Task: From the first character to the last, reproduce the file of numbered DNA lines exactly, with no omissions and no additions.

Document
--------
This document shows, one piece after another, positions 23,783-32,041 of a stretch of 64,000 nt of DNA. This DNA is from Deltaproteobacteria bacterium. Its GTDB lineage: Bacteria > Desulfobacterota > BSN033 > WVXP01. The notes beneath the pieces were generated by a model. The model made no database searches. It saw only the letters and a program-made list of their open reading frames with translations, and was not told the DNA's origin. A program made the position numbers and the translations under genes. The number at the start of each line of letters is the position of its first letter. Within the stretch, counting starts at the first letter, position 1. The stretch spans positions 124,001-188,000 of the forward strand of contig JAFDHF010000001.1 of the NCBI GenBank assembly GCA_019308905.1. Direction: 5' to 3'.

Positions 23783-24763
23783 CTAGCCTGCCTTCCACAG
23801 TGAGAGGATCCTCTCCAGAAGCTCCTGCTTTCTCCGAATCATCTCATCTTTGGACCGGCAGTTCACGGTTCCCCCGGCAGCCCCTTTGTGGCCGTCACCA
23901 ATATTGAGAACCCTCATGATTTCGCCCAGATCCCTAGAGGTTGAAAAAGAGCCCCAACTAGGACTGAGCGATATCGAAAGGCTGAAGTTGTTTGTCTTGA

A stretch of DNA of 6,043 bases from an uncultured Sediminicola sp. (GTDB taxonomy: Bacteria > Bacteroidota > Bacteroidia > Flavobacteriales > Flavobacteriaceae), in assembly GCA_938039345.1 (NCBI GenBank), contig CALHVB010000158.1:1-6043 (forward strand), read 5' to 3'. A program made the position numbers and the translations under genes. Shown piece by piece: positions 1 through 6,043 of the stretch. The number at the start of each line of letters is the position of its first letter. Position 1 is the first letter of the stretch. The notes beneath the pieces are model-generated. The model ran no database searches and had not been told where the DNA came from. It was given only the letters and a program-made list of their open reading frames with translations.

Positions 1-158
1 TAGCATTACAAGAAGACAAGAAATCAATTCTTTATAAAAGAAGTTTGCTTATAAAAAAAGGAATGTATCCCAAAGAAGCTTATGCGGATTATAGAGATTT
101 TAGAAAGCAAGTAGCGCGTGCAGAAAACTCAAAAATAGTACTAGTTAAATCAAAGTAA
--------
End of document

This document shows, one piece after another, positions 23,783-32,041 of a stretch of 64,000 nt of DNA. This DNA is from Deltaproteobacteria bacterium. Its GTDB lineage: Bacteria > Desulfobacterota > BSN033 > WVXP01. The notes beneath the pieces were generated by a model. The model made no database searches. It saw only the letters and a program-made list of their open reading frames with translations, and was not told the DNA's origin. A program made the position numbers and the translations under genes. The number at the start of each line of letters is the position of its first letter. Within the stretch, counting starts at the first letter, position 1. The stretch spans positions 124,001-188,000 of the forward strand of contig JAFDHF010000001.1 of the NCBI GenBank assembly GCA_019308905.1. Direction: 5' to 3'.

Positions 23783-24763
23783 CTAGCCTGCCTTCCACAG
23801 TGAGAGGATCCTCTCCAGAAGCTCCTGCTTTCTCCGAATCATCTCATCTTTGGACCGGCAGTTCACGGTTCCCCCGGCAGCCCCTTTGTGGCCGTCACCA
23901 ATATTGAGAACCCTCATGATTTCGCCCAGATCCCTAGAGGTTGAAAAAGAGCCCCAACTAGGACTGAGCGATATCGAAAGGCTGAAGTTGTTTGTCTTGA

A stretch of DNA of 6,043 bases from an uncultured Sediminicola sp. (GTDB taxonomy: Bacteria > Bacteroidota > Bacteroidia > Flavobacteriales > Flavobacteriaceae), in assembly GCA_938039345.1 (NCBI GenBank), contig CALHVB010000158.1:1-6043 (forward strand), read 5' to 3'. A program made the position numbers and the translations under genes. Shown piece by piece: positions 1 through 6,043 of the stretch. The number at the start of each line of letters is the position of its first letter. Position 1 is the first letter of the stretch. The notes beneath the pieces are model-generated. The model ran no database searches and had not been told where the DNA came from. It was given only the letters and a program-made list of their open reading frames with translations.

Positions 1-158
1 TAGCATTACAAGAAGACAAGAAATCAATTCTTTATAAAAGAAGTTTGCTTATAAAAAAAGGAATGTATCCCAAAGAAGCTTATGCGGATTATAGAGATTT
101 TAGAAAGCAAGTAGCGCGTGCAGAAAACTCAAAAATAGTACTAGTTAAATCAAAGTAA